The sequential chelation protocol (NaOCl/EDTA), which is the most commonly used irrigation protocol in root canal treatment, results in widening of the dentinal tubular opening [ ] and intertubular tunnelling due to dentin erosion [ ]. NaOCl/EDTA results in complete decalcification of the superficial 1−5 μm of intertubular dentin, and up to 20 μm in the dentinal tubular walls [ ]. The above-mentioned microscopic and compositional changes significantly decrease the flexural strength of dentin [ ], potentially contributing to vertical root fractures [ ]. The effects of NaOCl alone [ ] and NaOCl/EDTA [ ] on dentin have been comprehensively characterized by others. Using microscopic and spectroscopic investigations, it has been shown that NaOCl removes the superficial subsurface organic phase from mineralized dentin in a concentration and time-dependent manner. The resultant dentin substrate is more brittle than untreated dentin [ , ]. EDTA then removes the mineral (apatite), which is observed as erosion of the dentin [ , ].
A novel root canal irrigation protocol, continuous chelation, was introduced to counteract the problems associated with the use of NaOCl/EDTA [ , ]. Here, NaOCl is mixed with the salt of a weak chelator, 1 hydroxyethylidene-1, 1-bisphosphonate or etidronate (HEDP), since the tetrasodium HEDP salt is highly compatible with NaOCl [ ]. This non-nitrogenous bisphosphonate has been used extensively in the fields of food disinfection, as well as in cleansers such as soaps and dishwasher tablets [ ]. A substantial body of work [ , , , ] has demonstrated the effects of this regimen on dentin surface effects, smear layer and microbiota. NaOCl/HEDP prevents smear layer formation without significant demineralization of the dentin substrate [ , ], removes biofilms [ ], and improves the adhesion of root canal fillings [ , ], significantly better than NaOCl/EDTA.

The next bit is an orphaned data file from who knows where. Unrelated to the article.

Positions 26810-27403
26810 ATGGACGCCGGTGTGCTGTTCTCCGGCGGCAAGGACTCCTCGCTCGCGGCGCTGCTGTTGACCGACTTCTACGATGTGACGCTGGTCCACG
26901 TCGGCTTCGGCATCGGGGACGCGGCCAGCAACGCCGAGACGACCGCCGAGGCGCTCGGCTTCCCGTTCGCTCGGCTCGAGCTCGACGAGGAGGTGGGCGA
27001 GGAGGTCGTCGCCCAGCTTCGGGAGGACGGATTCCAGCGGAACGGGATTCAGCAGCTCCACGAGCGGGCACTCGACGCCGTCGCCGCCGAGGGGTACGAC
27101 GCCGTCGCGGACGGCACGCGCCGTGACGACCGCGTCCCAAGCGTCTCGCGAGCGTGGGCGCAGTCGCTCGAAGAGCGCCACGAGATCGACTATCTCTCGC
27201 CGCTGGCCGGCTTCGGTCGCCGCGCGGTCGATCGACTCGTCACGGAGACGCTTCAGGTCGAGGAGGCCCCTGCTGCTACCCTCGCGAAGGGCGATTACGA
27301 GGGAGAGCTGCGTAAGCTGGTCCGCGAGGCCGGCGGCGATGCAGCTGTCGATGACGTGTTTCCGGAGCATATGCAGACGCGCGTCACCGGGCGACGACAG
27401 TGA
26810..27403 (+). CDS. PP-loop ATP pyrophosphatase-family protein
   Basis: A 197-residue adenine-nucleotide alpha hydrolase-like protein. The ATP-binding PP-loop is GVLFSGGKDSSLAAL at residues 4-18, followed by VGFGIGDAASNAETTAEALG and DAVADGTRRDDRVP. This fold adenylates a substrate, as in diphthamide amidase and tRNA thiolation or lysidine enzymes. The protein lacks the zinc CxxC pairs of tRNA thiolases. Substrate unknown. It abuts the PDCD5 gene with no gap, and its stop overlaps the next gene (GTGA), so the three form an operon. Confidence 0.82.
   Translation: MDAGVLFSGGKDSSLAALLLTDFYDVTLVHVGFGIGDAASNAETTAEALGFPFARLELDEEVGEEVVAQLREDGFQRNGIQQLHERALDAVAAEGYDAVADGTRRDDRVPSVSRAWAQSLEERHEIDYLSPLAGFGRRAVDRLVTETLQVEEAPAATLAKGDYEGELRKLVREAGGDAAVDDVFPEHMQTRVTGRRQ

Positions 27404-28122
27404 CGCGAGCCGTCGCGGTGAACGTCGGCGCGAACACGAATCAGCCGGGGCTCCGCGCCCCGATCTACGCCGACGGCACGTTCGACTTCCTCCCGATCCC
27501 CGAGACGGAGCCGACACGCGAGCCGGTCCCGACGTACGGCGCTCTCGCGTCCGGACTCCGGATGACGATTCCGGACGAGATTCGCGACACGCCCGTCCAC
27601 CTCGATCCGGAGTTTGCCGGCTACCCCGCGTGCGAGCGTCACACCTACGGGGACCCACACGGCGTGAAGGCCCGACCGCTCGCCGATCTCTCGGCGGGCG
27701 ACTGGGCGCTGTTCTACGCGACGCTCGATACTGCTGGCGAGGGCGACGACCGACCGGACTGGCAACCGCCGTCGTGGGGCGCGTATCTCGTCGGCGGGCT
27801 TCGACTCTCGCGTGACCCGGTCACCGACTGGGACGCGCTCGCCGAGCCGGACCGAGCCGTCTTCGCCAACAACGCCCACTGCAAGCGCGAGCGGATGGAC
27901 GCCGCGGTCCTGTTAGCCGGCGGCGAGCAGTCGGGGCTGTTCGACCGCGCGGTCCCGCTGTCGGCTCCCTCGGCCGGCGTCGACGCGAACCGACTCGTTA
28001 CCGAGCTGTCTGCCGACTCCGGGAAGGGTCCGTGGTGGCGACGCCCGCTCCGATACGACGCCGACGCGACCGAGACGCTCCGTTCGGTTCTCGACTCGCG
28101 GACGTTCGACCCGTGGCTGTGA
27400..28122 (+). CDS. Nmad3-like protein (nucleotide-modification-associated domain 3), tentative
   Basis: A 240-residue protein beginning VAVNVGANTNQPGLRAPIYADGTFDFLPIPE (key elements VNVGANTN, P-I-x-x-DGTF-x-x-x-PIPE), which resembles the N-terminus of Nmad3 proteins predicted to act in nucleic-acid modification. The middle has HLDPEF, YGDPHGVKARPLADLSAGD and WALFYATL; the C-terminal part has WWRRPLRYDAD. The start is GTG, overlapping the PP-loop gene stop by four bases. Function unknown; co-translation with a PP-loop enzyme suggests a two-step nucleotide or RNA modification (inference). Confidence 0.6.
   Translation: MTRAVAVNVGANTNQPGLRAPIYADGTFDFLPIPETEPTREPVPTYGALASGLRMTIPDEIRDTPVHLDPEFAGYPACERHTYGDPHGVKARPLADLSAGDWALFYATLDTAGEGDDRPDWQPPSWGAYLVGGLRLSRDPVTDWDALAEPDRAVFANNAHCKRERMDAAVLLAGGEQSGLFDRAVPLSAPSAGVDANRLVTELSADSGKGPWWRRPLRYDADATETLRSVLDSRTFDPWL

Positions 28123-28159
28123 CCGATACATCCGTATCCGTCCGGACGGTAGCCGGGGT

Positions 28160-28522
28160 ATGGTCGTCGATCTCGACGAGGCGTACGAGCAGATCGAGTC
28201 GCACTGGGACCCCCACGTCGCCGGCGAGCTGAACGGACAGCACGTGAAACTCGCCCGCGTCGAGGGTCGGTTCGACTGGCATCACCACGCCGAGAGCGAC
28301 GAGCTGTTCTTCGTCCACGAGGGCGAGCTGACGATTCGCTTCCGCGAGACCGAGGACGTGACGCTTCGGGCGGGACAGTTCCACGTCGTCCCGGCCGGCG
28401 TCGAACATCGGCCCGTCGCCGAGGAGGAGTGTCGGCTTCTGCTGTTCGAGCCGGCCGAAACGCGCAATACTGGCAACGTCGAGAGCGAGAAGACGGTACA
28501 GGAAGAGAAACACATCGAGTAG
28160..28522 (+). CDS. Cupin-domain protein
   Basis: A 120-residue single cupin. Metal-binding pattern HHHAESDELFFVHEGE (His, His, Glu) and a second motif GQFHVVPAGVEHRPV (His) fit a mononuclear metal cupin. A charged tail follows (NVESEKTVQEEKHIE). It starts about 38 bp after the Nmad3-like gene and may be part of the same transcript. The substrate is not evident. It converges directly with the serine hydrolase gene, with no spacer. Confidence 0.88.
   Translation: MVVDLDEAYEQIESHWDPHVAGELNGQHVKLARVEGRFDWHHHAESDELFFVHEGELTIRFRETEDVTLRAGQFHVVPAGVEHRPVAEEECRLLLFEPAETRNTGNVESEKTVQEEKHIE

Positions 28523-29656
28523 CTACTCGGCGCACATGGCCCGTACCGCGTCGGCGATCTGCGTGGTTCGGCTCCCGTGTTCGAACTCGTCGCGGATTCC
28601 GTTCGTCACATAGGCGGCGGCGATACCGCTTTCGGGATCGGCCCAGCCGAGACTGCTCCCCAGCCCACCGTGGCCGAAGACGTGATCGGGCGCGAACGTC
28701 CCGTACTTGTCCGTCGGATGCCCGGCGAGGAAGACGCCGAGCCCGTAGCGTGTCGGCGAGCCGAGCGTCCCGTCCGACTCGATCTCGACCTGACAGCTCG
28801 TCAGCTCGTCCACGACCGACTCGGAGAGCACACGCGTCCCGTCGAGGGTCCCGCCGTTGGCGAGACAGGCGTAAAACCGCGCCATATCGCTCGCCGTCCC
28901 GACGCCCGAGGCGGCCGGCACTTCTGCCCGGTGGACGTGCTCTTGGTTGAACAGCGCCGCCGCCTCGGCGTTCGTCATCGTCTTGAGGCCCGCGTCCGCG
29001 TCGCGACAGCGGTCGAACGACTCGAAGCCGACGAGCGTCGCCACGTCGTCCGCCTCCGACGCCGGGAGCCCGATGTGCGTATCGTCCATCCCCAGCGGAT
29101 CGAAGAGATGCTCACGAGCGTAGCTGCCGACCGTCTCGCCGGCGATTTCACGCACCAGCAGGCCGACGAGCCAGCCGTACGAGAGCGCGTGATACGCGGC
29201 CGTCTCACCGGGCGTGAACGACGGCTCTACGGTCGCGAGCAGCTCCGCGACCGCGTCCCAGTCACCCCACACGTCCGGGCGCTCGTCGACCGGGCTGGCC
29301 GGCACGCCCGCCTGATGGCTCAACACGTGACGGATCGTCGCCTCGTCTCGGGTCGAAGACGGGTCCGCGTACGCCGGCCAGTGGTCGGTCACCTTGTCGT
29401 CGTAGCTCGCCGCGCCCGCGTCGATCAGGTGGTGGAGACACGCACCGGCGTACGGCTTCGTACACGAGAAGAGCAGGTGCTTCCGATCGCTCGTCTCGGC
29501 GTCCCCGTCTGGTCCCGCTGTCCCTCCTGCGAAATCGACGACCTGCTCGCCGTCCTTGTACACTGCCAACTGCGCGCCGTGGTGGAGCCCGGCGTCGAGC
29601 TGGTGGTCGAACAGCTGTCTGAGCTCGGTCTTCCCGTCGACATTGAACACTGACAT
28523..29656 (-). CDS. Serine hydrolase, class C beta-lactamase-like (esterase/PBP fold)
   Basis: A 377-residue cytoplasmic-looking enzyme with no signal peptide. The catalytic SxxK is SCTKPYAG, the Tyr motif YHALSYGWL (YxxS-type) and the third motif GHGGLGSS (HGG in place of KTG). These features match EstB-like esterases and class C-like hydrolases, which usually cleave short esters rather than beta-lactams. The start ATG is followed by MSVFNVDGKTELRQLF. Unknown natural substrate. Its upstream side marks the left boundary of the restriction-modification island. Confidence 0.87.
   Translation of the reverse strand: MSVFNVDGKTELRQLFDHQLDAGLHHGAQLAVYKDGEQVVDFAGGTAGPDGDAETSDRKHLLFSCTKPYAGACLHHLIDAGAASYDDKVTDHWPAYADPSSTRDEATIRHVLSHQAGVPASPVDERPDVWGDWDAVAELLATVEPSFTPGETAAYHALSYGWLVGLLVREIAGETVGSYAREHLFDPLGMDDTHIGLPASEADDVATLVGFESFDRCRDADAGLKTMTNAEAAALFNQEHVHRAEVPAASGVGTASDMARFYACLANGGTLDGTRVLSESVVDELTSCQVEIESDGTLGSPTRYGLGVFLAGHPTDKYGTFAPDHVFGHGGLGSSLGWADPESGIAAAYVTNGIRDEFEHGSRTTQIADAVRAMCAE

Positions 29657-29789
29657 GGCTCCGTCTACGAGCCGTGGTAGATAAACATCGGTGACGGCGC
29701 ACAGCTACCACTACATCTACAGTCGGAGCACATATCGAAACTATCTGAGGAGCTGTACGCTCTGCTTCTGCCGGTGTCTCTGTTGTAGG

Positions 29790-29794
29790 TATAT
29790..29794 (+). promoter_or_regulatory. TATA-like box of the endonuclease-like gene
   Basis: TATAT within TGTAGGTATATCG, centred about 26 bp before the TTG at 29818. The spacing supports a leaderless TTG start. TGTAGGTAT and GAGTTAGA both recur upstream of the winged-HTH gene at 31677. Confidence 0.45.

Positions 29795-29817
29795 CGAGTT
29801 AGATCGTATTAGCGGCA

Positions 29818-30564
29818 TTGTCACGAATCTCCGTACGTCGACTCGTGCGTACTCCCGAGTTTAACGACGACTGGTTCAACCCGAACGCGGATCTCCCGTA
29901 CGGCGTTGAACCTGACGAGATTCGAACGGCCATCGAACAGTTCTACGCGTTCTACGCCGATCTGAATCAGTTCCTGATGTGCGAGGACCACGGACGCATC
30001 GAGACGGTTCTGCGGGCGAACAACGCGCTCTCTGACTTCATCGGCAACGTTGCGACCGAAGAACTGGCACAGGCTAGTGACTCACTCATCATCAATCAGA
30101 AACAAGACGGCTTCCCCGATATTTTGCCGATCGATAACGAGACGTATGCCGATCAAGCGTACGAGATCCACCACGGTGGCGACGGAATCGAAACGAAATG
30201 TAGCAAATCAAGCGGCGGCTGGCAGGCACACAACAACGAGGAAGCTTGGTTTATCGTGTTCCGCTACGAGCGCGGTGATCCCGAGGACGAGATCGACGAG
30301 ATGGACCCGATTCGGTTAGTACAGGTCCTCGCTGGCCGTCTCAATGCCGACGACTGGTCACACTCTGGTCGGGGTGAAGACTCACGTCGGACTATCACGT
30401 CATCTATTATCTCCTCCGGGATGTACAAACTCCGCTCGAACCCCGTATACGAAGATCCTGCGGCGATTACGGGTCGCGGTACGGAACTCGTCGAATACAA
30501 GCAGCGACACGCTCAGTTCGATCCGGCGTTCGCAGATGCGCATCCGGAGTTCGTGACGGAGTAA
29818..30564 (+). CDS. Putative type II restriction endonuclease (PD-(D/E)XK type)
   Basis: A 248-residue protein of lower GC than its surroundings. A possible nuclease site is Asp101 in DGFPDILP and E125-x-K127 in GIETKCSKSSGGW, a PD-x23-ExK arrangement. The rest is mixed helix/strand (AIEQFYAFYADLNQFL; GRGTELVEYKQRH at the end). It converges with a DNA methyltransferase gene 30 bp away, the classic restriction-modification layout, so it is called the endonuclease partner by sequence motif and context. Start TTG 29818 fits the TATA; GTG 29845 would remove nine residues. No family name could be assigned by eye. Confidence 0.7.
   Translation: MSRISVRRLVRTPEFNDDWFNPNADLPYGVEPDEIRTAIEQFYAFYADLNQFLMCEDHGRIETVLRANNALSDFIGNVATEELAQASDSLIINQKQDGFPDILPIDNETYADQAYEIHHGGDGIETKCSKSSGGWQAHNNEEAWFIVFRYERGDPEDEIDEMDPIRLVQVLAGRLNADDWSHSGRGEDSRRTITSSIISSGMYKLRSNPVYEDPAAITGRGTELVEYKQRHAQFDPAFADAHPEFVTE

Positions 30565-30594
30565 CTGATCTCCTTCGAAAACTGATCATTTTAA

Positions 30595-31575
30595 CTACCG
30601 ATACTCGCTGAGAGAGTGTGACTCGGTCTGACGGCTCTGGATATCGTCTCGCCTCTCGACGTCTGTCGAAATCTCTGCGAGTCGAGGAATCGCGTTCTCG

Biomechanical studies of teeth highlight the key role played by the collagen microstructure, mineral content and water in the mechanical integrity of dentin. Specifically, collagen and water contribute to the fracture toughness of dentin [ , ]. The main component of the dentin organic matrix is Type 1 collagen, a strong three-dimensional fibrous polymer [ ], which is responsible for its structural integrity [ ]. The inorganic component is intrafibrillar and interfibrillar carbonated hydroxyapatite [ ]. Thus, any procedure that undermines the dentin matrix and alters its fibrillary arrangement, results in a significant reduction in the flexural strength, potentially resulting in dentin fracture [ , ]. Therefore, ultrastructural characteristics of the dentin play a key role in the mechanical integrity of the tooth and the integrity of dentin-biomaterial interfaces [ ]. Taken together, studies on the characterization of dentin should comprehensively analyze both the organic and inorganic contents. Compositional and surface changes have been reported following treatment of dentin with different irrigation protocols [ , , ]. However, the ideal root canal irrigation protocol remains a matter of conjecture. To make clinical recommendations that will strategically minimize chemically-induced damage to the dentin, detailed investigations of irrigation protocols are necessary. Yet, the dentin composition and ultrastructural effects of NaOCl/HEDP on dentin have never been characterized in detail. Therefore, the aim of this study was to investigate the effects of the continuous chelation protocol (NaOCl/HEDP) on the ultrastructural, matrix characteristics and the chemical composition of dentin, and compare it with sequential chelation protocol (NaOCl/EDTA) and saline-treated dentin. The null hypothesis was that there was no significant difference between NaOCl/HEDP, NaOCl/EDTA and saline on dentin characteristics and composition.